Igor S. Ivanov
Former Minister of Foreign Affairs, Russia
A Pan-European Task Force on Cooperation in Greater Europe, including former foreign and defence ministers from Russia, Turkey, the UK, Poland, Ukraine, and France has expressed its concern over the danger that the Syrian crisis could develop into an interstate conflict.
In its paper ‘Countering the Threats from the Middle East’, the Task Force, coordinated by the European Leadership Network and partially funded by NTI, points out that the Syria conflict has become a proxy war with multiple actors and differing objectives. As such, there is a danger that an accident, military incident or an unauthorised action could spark a direct military confrontation between the external states involved (including Russia, the United States, Iran, Saudi Arabia, Turkey and the UK) in the absence of effective communication channels.
The group calls on all states involved to avoid any actions that may be misinterpreted as a direct attack on other state’s forces, operating in the vicinity of Syria and inside the country (air forces, special forces, advisors, etc.). In particular, they appeal for the lessening of tensions between Turkey and Russia and urge the political leadership in both countries to work towards reconciliation.
In its paper, the Task Force brings forward three recommendations:
1. Avoiding an inter-state conflict over Syria.
With the danger that a proxy war in Syria can turn into a direct interstate conflict, the paper calls on all states involved to proceed with the utmost caution and avoid any actions that may be misinterpreted as a direct attack on other state’s forces operating in the vicinity of Syria and inside the country (air forces, special forces, advisors, etc.). In case of any incidents, there should be direct contact between the leaders, bureaucracies and the militaries to avoid further escalation.
2. Re-focusing on fighting ISIS and preventing its re-emergence.
The group argue that it would be a grave mistake to lessen the pressure on ISIS as all states in Europe continue to remain exposed to the threat of terrorism, flow of radicalism, and activities of terrorist recruiters. They call for an effective joint strategy addressing all dimensions of ISIS activity: supporting regional allies in rolling back ISIS territorial gains, defeating its terrorist network worldwide, and countering the ideology and propaganda of ISIS.
3. Bringing the Syrian conflict to a close.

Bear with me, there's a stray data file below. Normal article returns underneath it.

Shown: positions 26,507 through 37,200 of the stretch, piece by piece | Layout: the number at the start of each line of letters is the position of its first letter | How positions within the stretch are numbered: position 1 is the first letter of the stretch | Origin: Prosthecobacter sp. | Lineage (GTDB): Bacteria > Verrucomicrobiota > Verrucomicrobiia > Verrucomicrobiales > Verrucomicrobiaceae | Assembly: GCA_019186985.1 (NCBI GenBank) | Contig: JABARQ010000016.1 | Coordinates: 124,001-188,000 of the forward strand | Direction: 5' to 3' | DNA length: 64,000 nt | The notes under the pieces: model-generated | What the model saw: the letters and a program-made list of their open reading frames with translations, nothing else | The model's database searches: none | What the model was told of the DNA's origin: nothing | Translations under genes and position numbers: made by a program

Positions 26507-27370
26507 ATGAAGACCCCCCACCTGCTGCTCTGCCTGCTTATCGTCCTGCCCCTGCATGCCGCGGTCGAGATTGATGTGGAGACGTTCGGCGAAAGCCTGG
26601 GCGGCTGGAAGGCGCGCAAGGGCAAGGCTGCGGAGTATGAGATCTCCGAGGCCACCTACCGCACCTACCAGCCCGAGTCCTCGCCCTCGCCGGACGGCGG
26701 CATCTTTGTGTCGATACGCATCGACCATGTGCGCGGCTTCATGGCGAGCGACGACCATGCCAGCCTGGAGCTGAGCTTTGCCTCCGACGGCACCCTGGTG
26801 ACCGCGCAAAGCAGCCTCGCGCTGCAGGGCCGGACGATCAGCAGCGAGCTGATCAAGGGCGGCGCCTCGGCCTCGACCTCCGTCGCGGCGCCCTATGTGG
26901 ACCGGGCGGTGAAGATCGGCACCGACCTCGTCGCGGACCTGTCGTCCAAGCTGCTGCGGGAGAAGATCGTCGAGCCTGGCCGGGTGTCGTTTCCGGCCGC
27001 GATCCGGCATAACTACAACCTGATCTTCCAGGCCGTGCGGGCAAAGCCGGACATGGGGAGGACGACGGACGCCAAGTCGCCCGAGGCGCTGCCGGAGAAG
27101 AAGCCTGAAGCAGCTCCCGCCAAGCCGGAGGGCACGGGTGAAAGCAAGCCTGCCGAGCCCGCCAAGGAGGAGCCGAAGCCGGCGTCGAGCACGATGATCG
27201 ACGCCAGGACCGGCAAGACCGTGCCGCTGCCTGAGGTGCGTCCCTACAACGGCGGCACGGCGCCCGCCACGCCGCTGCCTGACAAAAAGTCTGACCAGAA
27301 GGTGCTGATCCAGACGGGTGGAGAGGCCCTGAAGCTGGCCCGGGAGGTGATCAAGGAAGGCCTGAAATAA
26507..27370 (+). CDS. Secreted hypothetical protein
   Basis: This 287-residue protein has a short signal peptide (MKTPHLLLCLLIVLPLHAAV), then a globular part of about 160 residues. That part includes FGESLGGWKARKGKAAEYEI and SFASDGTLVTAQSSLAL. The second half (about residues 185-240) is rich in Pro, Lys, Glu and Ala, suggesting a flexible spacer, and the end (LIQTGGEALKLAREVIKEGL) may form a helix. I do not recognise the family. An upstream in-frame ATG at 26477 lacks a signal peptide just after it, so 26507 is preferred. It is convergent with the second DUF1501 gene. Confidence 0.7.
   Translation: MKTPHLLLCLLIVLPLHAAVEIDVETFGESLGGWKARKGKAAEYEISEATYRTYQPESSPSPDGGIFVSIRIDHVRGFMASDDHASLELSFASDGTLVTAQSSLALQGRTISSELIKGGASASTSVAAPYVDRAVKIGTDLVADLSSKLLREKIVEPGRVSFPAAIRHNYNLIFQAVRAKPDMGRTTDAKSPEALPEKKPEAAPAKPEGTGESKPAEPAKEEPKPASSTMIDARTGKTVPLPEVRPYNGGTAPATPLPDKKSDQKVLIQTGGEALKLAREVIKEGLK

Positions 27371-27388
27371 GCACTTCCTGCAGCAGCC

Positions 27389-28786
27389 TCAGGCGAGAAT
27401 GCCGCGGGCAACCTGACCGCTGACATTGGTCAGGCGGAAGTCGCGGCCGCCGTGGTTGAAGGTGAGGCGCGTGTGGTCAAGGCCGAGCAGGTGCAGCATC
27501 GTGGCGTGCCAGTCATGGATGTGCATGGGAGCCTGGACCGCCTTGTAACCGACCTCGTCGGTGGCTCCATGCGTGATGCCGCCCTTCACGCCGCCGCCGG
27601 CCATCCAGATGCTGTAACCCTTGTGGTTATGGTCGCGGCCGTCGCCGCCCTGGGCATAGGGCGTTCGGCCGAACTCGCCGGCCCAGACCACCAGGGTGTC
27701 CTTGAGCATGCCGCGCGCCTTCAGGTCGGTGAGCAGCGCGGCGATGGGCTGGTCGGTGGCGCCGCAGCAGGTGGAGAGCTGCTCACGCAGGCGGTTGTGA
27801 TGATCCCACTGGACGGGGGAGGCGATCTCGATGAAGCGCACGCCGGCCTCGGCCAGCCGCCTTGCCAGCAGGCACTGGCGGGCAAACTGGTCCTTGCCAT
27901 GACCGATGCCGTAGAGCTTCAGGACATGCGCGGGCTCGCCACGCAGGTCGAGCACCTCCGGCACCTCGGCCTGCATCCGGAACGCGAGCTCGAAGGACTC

The Task Force members support the efforts to maintain a cessation of hostilities, but they are deeply concerned about the possibility that the current ceasefire may collapse and open warfare would resume. They suggest that stability can be reached only through realistic political arrangement, not shaky ceasefires and call for setting realistic parameters for a new constitutional settlement in Syria. This would include the prolongation of the existence of important elements of the current government and state apparatus, as well as a viable power-sharing arrangement with the moderate opposition, respect for minority rights, and guarantees of security and non-persecution for the combatants (except those responsible for terrorism and war crimes).
For a number of states, the prospect of Assad staying in power beyond the end of the transition process remains a red line. The paper suggests that those interested in his departure should propose that the Syrian President pledge his resignation from office and ‘voluntary’ withdrawal from political life at a specific point of the transition.
The Task Force stands in stark opposition to the fragmented and often adversarial international approach to the conflicts of the Middle East. In spite of their political differences, the high-level signatories agree on the need to re-invest in multilateral diplomacy to tackle the Middle Eastern crisis.
Signatories to the paper are:
The Task Force is supported by independent research from a consortium of think-tanks: the European Leadership Network (ELN) in London; the Russian International Affairs Council (RIAC) in Moscow; the Polish Institute of International Affairs (PISM) in Warsaw and the International Strategic Research Organisation (USAK) in Ankara.
Sign up for our newsletter to get the latest on nuclear and biological threats.